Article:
For the time period spanning January 1, 2005 through December 31, 2005, Plaintiff received five civilian complaints and two command discipline letters, one for being rude to a motorist and the other for illegally parking his car in front of a donut shop. During this year, a supervisor was assigned to ride with Plaintiff to observe his performance and provide training. Defendants maintain that Defendant Gazzola told Plaintiff that his performance may lead to a "below standard" job evaluation. Plaintiff received a "below standard" job evaluation for the 2005 year, and the evaluation stated that Plaintiff received more civilian complaints during the evaluation period than any other officer.

From January 1, 2006 through May 31, 2006, Plaintiff received four civilian complaints and a "below standard" evaluation for the same six-month period. During June 1, 2006 through December 31, 2006, Plaintiff received three additional civilian complaints and a command discipline for an incident in which, while responding to a call for officer assistance, Plaintiff, without slowing down, drove his police vehicle through a red light and onto a busy sidewalk. Plaintiff did so after the call had been rescinded and those officers not already present were ordered to disregard the call. Shortly thereafter, the New Rochelle Police Department sought the assistance of outside counsel to prepare formal disciplinary charges against Plaintiff. According to the exhibits presented to the Court, the charges were signed on February 15, 2007. Plaintiff filed this complaint in the instant action on February 21, 2007.

Summary Judgment Standard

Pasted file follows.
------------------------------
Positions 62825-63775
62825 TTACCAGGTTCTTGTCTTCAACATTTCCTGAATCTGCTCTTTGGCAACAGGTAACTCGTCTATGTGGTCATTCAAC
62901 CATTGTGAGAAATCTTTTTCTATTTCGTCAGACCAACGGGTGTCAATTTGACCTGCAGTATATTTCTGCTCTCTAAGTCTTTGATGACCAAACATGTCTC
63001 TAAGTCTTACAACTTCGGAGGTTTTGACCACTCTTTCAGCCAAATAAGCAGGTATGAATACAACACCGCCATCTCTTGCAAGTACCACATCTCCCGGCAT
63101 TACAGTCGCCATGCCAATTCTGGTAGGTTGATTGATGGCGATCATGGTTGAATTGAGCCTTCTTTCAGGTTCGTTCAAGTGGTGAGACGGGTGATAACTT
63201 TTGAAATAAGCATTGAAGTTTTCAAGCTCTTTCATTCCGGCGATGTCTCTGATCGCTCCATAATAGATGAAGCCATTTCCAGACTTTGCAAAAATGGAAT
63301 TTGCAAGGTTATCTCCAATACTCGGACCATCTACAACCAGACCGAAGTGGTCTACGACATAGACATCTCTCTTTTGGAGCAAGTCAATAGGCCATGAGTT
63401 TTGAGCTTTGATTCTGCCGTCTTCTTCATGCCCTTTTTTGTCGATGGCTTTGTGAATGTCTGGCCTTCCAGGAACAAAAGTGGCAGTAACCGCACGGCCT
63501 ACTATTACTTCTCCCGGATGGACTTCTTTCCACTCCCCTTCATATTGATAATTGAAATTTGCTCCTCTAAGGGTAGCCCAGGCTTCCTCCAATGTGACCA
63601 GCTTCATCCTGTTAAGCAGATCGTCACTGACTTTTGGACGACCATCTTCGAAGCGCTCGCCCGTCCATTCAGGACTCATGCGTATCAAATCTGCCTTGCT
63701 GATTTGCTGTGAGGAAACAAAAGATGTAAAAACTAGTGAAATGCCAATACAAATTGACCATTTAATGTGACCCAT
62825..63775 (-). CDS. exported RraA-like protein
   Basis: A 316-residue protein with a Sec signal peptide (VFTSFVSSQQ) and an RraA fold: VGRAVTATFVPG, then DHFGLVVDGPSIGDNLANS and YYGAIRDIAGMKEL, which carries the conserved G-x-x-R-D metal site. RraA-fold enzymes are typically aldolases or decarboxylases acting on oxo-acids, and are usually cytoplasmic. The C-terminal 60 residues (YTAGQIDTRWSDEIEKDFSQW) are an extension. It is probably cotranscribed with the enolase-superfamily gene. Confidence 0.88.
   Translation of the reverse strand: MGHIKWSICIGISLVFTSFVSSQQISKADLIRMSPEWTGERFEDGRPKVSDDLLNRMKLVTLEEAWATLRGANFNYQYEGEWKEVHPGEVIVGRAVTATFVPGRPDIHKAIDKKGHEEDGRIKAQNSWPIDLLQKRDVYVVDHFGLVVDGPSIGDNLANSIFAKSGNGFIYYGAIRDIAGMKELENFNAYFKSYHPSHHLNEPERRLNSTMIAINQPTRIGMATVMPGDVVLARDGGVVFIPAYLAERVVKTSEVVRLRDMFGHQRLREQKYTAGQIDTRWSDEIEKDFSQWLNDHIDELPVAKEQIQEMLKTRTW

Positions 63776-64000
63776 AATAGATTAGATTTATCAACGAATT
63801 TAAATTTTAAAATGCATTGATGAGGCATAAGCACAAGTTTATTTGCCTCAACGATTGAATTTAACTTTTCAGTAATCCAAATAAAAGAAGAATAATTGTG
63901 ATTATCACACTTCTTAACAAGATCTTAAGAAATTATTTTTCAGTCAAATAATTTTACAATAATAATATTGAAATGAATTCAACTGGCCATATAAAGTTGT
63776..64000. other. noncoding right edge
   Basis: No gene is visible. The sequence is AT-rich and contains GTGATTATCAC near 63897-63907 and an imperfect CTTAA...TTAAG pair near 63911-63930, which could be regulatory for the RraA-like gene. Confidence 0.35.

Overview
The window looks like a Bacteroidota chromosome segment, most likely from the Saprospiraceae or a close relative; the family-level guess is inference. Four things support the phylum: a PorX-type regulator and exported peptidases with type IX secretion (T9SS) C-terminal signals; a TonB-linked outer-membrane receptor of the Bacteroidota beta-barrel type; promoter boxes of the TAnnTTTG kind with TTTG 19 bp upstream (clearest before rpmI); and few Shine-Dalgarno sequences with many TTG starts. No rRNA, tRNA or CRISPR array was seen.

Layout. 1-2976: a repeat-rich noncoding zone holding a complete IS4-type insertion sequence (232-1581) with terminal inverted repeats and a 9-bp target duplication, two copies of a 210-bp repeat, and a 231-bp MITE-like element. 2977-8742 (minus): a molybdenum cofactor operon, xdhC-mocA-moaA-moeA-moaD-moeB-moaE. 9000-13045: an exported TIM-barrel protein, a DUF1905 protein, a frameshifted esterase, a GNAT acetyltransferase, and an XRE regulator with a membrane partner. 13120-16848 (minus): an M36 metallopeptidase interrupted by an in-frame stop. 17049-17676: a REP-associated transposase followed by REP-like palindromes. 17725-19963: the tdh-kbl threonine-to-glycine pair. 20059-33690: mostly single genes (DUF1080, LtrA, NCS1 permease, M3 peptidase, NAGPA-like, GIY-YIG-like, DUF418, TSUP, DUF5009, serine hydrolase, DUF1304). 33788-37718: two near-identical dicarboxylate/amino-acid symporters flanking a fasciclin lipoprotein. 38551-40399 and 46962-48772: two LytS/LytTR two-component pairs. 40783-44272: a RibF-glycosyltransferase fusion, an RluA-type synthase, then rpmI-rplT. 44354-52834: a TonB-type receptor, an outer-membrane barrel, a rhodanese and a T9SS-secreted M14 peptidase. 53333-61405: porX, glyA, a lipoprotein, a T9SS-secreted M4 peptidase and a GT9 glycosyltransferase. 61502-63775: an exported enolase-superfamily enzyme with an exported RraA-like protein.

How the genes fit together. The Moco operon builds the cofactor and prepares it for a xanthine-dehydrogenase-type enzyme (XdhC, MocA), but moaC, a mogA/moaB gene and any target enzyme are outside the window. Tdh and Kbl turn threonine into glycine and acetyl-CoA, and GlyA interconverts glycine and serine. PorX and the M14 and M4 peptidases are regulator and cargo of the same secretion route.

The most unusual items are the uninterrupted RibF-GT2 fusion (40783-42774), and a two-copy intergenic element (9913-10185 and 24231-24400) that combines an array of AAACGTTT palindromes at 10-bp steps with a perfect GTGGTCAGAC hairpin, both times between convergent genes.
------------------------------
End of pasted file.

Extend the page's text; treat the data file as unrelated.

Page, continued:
Fed. R. Civ. P. 56(c) provides that summary judgment shall be rendered if "the pleadings, depositions, answers to interrogatories, and admissions on file, together with the affidavits, if any, show that there is no genuine issue as to any material fact and that the moving party is entitled to a judgment as a matter of law." In evaluating the record to determine whether there is a genuine issue as to any material fact, "the evidence of the non-movant is to be believed and all justifiable inferences are to be drawn in his favor." Anderson v. Liberty Lobby, 477 U.S. 242, 255 (1986)."The party against whom summary judgment is sought, however, 'must do more than simply show that there is some metaphysical doubt as to the material facts.... The nonmoving party must come forward with specific facts showing that there is a genuine issue for trial.'" Caldarola v. Calabrese, 298 F.3d 156, 160 (2d Cir. 2002) (quoting Matsushita Elec. Indus. Co. v. Zenith Radio Corp., 475 U.S. 574, 586-87 (1986); see Fed. R. Civ. Pro. § 56(e) ("adverse party may not rest upon the mere allegations or denials of his pleading, but his response...must set forth specific facts showing that there is a genuine issue for trial").

In opposition to Defendants' motion for summary judgment, Plaintiff submits only an attorney affirmation stating that Plaintiff believes the motion is premature because, although Plaintiff was deposed, reasonable discovery has not been conducted, including depositions of the Individual Defendants. This argument is of no avail, since the Court's resolution of the motion assumes the truthfulness of the Plaintiff's deposition testimony, except to the extent, if any, of facial absurdity. See Poggioli v. Murphy, 06 Civ. 12893 (CLB) (July 26, 2007).

Commission Carroll and Captain Gazzola Absolute Immunity

The doctrine of absolute immunity is meant to "protect officials from personal liability for the performance of certain discretionary acts." Spear v. Town of West Hartford, 954 F.2d 63, 66 (2d Cir. 1992). Absolute immunity protects officials from personal liability for the initiation of administrative proceedings. However, a different situation arises when the official ...